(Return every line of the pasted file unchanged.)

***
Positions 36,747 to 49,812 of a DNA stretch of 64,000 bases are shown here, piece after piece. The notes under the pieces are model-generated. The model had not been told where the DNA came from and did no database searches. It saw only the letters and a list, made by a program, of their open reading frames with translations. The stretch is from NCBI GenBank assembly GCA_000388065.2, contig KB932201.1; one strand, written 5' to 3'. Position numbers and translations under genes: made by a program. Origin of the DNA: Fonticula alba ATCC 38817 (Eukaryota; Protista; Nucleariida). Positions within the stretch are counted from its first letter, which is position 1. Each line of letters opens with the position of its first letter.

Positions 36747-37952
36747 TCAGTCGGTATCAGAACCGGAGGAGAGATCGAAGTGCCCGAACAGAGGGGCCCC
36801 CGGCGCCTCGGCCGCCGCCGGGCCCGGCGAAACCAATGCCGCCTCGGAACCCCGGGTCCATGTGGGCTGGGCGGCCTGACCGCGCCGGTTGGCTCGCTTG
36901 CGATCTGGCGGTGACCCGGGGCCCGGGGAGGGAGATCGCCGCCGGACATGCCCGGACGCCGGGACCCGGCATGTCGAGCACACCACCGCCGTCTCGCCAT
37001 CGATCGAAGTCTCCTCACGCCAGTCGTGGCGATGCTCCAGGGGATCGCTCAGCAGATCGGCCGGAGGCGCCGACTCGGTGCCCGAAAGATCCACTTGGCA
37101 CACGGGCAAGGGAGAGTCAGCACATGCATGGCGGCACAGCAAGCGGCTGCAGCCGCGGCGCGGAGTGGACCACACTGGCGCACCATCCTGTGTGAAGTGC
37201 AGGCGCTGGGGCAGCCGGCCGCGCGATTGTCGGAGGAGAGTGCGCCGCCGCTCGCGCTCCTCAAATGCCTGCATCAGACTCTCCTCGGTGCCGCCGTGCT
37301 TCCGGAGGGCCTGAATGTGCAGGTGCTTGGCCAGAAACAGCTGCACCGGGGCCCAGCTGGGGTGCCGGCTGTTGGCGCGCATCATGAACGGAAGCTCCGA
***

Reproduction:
Positions 36,747 to 49,812 of a DNA stretch of 64,000 bases are shown here, piece after piece. The notes under the pieces are model-generated. The model had not been told where the DNA came from and did no database searches. It saw only the letters and a list, made by a program, of their open reading frames with translations. The stretch is from NCBI GenBank assembly GCA_000388065.2, contig KB932201.1; one strand, written 5' to 3'. Position numbers and translations under genes: made by a program. Origin of the DNA: Fonticula alba ATCC 38817 (Eukaryota; Protista; Nucleariida). Positions within the stretch are counted from its first letter, which is position 1. Each line of letters opens with the position of its first letter.

Positions 36747-37952
36747 TCAGTCGGTATCAGAACCGGAGGAGAGATCGAAGTGCCCGAACAGAGGGGCCCC
36801 CGGCGCCTCGGCCGCCGCCGGGCCCGGCGAAACCAATGCCGCCTCGGAACCCCGGGTCCATGTGGGCTGGGCGGCCTGACCGCGCCGGTTGGCTCGCTTG
36901 CGATCTGGCGGTGACCCGGGGCCCGGGGAGGGAGATCGCCGCCGGACATGCCCGGACGCCGGGACCCGGCATGTCGAGCACACCACCGCCGTCTCGCCAT
37001 CGATCGAAGTCTCCTCACGCCAGTCGTGGCGATGCTCCAGGGGATCGCTCAGCAGATCGGCCGGAGGCGCCGACTCGGTGCCCGAAAGATCCACTTGGCA
37101 CACGGGCAAGGGAGAGTCAGCACATGCATGGCGGCACAGCAAGCGGCTGCAGCCGCGGCGCGGAGTGGACCACACTGGCGCACCATCCTGTGTGAAGTGC
37201 AGGCGCTGGGGCAGCCGGCCGCGCGATTGTCGGAGGAGAGTGCGCCGCCGCTCGCGCTCCTCAAATGCCTGCATCAGACTCTCCTCGGTGCCGCCGTGCT
37301 TCCGGAGGGCCTGAATGTGCAGGTGCTTGGCCAGAAACAGCTGCACCGGGGCCCAGCTGGGGTGCCGGCTGTTGGCGCGCATCATGAACGGAAGCTCCGA